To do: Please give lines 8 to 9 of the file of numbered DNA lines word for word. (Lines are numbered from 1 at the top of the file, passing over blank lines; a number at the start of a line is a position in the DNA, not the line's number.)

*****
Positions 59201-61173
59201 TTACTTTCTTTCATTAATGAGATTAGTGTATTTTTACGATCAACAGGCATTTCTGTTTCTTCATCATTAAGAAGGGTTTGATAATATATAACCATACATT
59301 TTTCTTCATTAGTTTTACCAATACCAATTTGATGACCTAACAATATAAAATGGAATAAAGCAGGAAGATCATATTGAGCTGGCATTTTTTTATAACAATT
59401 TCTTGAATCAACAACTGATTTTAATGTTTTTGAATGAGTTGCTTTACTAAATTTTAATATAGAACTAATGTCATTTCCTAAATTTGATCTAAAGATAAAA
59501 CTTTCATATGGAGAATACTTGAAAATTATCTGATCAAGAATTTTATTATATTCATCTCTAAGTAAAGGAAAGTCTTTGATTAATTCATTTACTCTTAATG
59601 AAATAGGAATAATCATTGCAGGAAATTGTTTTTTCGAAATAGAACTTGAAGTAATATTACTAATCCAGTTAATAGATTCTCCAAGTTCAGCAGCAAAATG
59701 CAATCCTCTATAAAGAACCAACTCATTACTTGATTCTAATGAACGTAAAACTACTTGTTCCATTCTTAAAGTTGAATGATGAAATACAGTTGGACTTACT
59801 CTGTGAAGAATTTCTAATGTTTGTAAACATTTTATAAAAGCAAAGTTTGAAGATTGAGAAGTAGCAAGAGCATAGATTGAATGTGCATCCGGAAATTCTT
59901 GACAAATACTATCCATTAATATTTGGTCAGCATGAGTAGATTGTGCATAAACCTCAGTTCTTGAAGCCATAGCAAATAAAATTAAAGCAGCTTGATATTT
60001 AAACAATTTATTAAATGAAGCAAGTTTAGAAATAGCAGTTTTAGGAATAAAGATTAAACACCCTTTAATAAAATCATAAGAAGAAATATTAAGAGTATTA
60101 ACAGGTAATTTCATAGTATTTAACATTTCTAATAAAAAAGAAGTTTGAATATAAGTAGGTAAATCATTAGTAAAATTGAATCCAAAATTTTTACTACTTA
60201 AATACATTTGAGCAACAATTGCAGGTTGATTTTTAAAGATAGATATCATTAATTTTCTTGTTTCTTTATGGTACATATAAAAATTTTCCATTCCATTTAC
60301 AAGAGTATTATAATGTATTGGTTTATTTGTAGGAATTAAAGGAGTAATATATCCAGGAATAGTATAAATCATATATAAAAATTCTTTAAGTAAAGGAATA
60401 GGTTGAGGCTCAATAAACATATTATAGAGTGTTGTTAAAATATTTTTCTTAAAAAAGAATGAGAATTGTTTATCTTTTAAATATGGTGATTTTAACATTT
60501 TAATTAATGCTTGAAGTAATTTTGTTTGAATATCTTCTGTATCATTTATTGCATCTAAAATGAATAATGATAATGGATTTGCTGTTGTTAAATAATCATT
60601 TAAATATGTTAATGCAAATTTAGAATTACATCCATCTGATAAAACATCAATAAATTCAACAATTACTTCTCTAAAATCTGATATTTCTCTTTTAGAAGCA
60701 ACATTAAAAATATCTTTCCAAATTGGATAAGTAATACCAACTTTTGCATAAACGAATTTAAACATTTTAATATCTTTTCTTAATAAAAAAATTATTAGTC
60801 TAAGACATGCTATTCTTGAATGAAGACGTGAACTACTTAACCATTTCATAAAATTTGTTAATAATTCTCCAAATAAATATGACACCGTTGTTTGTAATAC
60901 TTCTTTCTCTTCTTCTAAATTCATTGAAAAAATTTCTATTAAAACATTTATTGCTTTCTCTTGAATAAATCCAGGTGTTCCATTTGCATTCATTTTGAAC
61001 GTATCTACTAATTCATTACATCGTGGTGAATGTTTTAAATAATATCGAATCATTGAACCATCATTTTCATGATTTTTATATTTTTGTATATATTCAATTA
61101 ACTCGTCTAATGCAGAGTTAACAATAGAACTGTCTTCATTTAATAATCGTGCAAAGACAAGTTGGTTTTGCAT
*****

59801 CTGTGAAGAATTTCTAATGTTTGTAAACATTTTATAAAAGCAAAGTTTGAAGATTGAGAAGTAGCAAGAGCATAGATTGAATGTGCATCCGGAAATTCTT
59901 GACAAATACTATCCATTAATATTTGGTCAGCATGAGTAGATTGTGCATAAACCTCAGTTCTTGAAGCCATAGCAAATAAAATTAAAGCAGCTTGATATTT